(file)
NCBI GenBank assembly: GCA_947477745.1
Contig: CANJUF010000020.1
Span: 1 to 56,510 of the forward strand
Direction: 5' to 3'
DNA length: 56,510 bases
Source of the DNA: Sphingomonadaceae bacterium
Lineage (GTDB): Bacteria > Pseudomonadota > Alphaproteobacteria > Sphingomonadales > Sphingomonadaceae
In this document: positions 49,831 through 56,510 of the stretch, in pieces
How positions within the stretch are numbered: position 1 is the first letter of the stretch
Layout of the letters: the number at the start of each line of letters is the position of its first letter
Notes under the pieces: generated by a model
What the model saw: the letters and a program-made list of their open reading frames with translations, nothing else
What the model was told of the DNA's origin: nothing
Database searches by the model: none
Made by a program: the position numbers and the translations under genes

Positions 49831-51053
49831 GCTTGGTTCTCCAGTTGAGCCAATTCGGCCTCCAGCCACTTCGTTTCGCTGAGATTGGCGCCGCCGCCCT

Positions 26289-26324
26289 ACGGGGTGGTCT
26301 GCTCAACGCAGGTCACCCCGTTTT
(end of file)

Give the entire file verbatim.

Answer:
NCBI GenBank assembly: GCA_947477745.1
Contig: CANJUF010000020.1
Span: 1 to 56,510 of the forward strand
Direction: 5' to 3'
DNA length: 56,510 bases
Source of the DNA: Sphingomonadaceae bacterium
Lineage (GTDB): Bacteria > Pseudomonadota > Alphaproteobacteria > Sphingomonadales > Sphingomonadaceae
In this document: positions 49,831 through 56,510 of the stretch, in pieces
How positions within the stretch are numbered: position 1 is the first letter of the stretch
Layout of the letters: the number at the start of each line of letters is the position of its first letter
Notes under the pieces: generated by a model
What the model saw: the letters and a program-made list of their open reading frames with translations, nothing else
What the model was told of the DNA's origin: nothing
Database searches by the model: none
Made by a program: the position numbers and the translations under genes

Positions 49831-51053
49831 GCTTGGTTCTCCAGTTGAGCCAATTCGGCCTCCAGCCACTTCGTTTCGCTGAGATTGGCGCCGCCGCCCT

Positions 26289-26324
26289 ACGGGGTGGTCT
26301 GCTCAACGCAGGTCACCCCGTTTT